Getting out of the “he said, she said” loop
Expressive writing exercises are designed to help you work through trauma. Sometimes, it's helpful to begin by writing down your memories of what was said and done.
When it comes to verbal and written communications with others, some of us are experts in dissecting every message for hidden clues. We love to analyze, ask our friends, and conjure up obscure meanings. If you know what I’m talking about, apply that same diligence and fine-toothed comb to your own side of the story. I know, it's more fun to do it for the other person, but just for this exercise, let the focus be you.
Avoid the temptation to interpret or conjure up explantations for other people’s behaviors.
You know the saying, "assume" makes an ass out of u and me. Well, they’re adults, they’re supposed to communicate. If they aren’t communicating, figure out what you want to know, and ask them. Yes, that’s easier said than done, especially if the other person isn’t in your life anymore. If that’s the case, I'm sorry to say, you might never know what they really meant, and your part is still the only one you can work on.
If you acted in a way you’re not proud of, acknowledge it.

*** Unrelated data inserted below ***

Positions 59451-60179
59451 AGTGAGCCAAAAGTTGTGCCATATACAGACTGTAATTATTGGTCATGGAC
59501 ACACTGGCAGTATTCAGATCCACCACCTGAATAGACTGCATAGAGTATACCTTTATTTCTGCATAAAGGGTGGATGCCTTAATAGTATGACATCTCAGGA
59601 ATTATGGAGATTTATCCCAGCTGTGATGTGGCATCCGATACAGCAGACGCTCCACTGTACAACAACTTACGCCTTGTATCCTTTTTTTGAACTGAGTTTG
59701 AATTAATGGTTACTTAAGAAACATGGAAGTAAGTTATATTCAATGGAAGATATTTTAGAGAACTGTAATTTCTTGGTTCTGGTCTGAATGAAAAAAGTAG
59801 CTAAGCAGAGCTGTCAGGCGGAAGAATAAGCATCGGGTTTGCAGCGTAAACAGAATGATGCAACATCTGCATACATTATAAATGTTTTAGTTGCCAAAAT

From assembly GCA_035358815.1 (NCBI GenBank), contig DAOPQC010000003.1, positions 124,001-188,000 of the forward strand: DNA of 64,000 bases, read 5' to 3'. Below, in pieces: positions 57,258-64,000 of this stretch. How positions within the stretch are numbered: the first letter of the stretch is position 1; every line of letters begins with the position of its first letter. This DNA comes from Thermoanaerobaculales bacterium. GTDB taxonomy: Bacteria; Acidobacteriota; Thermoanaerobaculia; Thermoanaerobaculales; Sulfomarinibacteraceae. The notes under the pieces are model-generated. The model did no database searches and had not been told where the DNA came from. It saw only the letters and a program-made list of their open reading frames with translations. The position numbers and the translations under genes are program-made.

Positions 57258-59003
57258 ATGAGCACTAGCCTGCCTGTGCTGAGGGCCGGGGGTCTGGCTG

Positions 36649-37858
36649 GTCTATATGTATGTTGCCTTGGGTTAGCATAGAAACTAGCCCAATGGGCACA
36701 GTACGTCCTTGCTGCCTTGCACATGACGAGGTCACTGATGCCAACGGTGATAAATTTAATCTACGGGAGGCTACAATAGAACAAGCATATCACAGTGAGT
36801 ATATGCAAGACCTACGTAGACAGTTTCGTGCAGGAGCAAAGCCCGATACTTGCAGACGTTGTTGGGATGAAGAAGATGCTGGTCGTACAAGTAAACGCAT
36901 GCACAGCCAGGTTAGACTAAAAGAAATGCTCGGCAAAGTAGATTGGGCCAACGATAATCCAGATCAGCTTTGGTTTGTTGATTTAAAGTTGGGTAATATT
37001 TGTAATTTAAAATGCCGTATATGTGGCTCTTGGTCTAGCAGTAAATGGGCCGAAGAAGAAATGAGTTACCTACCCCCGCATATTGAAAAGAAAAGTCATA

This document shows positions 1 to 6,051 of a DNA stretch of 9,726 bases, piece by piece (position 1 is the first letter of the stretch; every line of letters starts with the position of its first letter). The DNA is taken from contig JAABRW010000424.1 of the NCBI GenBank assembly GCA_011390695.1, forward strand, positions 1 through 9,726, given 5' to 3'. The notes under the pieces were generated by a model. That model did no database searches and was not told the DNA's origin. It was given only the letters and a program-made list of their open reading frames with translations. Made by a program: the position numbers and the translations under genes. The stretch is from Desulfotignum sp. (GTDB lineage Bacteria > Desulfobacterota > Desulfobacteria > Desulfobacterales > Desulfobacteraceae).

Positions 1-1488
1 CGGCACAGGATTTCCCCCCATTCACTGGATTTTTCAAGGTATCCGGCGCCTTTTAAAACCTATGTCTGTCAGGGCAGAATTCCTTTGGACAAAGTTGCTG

Regret means you feel like you could have done better, so next time you probably will.
Instead of getting stuck in the "he said, she said" descriptions, ask yourself why you reacted the way you did.
Dig deeper. Yes, you’re entitled to be hurt, angry, or disappointed - write that down. All your feelings are valid.
Expressive writing is not only about how you felt, but why.
Where have you felt like this before?
What did their words and actions trigger?
Where did that come from?
Why did that feel painful?
When you get to those deeper insights, you might realize your pain is not even about what the other person did or didn’t do. It might be remnants of your past experience, how you were raised, or a bruised ego. All these factors influence your thoughts about present reality, and the people in it. Using insights from expressive writing can help view the traumatic situation in a different light, so you can leave it in the past.